Buffett: Berkshire Hathaway is the Dumbest Stock I Ever Bought

Warren Buffet calls his 1964 decision to buy Berkshire Hathaway (BRKa)(BRKb) a $200 billion blunder, prompted by a urge to retaliate against the CEO who tried to “chisel” Buffett out of an eighth of a point on a tender deal.

From Buffett: “The dumbest stock I ever bought was, drum roll here, Berkshire Hathaway.  And that may require a bit of explanation. It was early in 1962, and I was running a small partnership, about seven million. They call it a hedge fund now. And here was this cheap stock, cheap by working capital standards or so. But it was a stock in a in a textile company that had been going downhill for years. So it was a huge company originally, and they kept closing one mill after another. And every time they would close a mill, they would take the proceeds and they would buy in their stock. And I figured they were gonna close, they only had a few mills left, but that they would close another one. I’d buy the stock. I’d tender it to them and make a small profit.

So I started buying the stock. And in 1964, we had quite a bit of stock. And I went back and visited the management, [B. Hathaway was run by Seabury Stanton at the time] Mr. Stanton.  And he looked at me and he said, “Mr. Buffett we have just sold some mills, we got some excess money ; we’re gonna have a tender offer. And at what price will you tender your stock?”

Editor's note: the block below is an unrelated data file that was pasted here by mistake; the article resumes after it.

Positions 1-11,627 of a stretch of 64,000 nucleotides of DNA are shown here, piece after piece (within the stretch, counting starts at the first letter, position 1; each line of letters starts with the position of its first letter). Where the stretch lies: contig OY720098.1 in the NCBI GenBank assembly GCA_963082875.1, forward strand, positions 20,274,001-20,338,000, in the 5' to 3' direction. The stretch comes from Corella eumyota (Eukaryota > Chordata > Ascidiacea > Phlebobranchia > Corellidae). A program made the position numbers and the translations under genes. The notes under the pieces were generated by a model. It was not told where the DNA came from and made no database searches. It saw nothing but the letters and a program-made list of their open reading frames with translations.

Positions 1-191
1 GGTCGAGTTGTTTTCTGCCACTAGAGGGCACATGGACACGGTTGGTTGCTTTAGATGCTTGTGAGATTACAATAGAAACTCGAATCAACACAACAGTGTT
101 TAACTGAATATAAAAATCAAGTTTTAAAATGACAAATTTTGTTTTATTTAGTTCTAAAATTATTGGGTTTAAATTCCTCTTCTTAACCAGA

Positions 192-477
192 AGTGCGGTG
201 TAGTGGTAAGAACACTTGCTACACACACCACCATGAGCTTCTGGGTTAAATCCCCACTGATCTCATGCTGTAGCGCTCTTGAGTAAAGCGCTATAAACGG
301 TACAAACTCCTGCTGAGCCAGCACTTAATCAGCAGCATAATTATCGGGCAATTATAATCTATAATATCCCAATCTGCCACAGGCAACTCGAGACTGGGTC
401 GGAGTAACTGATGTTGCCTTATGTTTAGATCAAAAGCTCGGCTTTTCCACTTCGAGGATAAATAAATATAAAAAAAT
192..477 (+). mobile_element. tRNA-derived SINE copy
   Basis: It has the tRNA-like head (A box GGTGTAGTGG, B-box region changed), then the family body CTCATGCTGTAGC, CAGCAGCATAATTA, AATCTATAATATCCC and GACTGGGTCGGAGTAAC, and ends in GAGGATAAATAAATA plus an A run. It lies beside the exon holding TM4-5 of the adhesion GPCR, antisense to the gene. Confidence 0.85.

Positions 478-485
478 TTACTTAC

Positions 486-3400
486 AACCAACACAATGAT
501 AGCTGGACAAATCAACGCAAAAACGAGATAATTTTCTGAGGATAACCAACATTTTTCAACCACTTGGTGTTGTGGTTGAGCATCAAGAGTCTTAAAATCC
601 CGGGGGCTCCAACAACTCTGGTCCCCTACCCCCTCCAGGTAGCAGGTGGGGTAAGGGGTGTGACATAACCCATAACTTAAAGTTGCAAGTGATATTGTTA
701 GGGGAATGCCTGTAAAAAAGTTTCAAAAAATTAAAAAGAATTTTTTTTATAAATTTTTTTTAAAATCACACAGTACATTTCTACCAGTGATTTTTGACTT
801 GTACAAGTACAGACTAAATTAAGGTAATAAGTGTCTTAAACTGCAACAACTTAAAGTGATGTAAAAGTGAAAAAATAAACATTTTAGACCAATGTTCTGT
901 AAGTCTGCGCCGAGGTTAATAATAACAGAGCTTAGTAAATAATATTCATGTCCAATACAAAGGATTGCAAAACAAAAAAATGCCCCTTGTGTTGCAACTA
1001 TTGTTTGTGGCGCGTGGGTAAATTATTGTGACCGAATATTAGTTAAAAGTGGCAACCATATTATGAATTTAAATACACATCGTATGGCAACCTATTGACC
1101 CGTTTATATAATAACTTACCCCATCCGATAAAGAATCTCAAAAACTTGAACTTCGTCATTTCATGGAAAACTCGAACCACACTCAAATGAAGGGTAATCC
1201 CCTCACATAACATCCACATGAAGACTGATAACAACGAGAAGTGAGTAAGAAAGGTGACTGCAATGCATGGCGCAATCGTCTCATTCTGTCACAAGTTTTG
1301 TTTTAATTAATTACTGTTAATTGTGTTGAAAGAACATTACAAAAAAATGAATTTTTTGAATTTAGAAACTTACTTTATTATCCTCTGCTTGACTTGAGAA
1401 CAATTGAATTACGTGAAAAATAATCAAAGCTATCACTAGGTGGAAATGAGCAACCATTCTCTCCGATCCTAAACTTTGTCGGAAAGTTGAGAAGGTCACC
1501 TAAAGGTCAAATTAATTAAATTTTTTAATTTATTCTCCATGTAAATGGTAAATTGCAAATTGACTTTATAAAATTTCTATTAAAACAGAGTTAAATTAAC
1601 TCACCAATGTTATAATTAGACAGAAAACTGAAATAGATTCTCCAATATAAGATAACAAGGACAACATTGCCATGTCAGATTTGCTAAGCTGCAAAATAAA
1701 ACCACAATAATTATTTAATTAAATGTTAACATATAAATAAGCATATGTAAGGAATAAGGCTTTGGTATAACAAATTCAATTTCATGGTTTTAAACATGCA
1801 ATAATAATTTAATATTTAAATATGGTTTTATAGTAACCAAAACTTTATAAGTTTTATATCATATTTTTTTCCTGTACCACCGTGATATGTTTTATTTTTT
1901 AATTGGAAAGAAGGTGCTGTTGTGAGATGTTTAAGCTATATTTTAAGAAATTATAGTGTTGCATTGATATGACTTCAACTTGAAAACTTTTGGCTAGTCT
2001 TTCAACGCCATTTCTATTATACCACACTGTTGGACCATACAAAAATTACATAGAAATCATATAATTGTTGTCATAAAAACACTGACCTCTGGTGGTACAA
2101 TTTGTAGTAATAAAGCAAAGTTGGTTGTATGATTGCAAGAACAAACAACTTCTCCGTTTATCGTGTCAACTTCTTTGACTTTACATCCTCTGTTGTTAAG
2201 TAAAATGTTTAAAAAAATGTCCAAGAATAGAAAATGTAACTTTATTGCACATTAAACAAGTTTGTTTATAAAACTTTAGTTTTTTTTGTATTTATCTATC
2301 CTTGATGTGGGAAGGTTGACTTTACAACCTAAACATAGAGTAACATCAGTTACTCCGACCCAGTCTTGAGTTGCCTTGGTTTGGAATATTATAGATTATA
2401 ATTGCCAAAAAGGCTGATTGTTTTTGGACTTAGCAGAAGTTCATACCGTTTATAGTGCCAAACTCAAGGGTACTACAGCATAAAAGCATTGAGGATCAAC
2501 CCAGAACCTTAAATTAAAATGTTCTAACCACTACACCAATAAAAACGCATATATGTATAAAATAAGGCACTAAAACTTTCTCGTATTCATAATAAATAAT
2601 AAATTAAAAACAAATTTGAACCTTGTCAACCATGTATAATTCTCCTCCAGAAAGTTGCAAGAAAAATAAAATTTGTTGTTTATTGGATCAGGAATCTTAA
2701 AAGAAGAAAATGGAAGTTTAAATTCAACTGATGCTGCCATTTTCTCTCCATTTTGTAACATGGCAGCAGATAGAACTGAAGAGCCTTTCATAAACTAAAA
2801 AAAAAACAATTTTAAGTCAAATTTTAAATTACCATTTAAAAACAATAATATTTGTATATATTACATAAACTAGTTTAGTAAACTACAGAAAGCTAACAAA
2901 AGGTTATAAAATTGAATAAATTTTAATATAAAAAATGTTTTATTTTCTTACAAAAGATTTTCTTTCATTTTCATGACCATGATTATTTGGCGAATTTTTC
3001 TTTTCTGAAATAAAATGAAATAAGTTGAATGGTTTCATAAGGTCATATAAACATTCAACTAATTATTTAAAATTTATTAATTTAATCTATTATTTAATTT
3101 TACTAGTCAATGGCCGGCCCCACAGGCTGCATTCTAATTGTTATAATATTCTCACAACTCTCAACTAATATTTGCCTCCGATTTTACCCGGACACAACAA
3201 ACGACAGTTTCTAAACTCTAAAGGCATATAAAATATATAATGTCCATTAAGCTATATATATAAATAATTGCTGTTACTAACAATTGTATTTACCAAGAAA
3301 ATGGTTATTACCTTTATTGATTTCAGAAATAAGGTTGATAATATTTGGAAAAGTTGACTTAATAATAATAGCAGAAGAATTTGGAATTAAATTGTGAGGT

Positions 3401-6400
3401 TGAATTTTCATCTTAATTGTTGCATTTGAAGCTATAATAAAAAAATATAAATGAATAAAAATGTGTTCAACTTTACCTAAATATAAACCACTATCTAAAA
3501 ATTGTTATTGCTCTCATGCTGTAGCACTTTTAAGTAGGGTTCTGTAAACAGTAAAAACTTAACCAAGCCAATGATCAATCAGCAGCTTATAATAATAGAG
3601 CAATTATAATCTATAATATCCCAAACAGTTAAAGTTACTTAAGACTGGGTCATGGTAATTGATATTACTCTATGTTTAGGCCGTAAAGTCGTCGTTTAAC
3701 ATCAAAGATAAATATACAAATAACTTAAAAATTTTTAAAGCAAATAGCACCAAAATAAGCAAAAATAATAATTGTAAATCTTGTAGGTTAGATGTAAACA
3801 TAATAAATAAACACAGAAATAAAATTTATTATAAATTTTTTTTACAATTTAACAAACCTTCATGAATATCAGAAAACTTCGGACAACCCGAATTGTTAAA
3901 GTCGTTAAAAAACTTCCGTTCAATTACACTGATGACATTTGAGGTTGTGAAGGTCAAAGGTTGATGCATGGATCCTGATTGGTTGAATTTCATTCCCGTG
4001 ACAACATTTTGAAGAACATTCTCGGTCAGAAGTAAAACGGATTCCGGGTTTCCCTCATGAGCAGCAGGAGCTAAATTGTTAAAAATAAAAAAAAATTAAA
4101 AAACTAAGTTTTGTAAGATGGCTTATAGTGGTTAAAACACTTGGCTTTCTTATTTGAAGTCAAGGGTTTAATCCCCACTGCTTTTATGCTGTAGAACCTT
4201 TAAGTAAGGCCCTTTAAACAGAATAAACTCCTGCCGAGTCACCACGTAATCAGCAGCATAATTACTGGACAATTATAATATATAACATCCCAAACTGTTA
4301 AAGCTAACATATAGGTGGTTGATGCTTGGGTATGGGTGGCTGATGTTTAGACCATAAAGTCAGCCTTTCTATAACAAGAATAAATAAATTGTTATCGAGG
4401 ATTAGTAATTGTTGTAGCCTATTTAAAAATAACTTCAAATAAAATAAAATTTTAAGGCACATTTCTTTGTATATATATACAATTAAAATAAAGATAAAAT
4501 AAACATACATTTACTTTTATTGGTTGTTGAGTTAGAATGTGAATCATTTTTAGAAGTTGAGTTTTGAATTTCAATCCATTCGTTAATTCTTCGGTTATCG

And I said, $11.50. And he said, “do you promise me that you’ll tender it 11.50?” And I said, “Mr. Stanton, you have my word that if you do it here in the near future, that I will sell my stock at 11.50.” I went back to Omaha. And a few weeks later, I opened the mail and here it is: a tender offer from Berkshire Hathaway that’s from 1964 ; and if you look carefully you’ll see the price is 11 and three-eighths. He chiseled me for an eighth. And if that letter had come through with 11 and a half, I would have tendered my stock. But this made me mad. So I went out and started buying the stock, and I bought control of the company, and fired Mr. Stanton.”

Disclaimer: This page contains affiliate links. If you choose to make a purchase after clicking a link, we may receive a commission at no additional cost to you. Thank you for your support!

About Ron Haruni 1070 Articles
Ron Haruni is the Co-Founder & Editor in Chief of Wall Street Pit.

Be the first to comment

Leave a Reply

Your email address will not be published.


This site uses Akismet to reduce spam. Learn how your comment data is processed.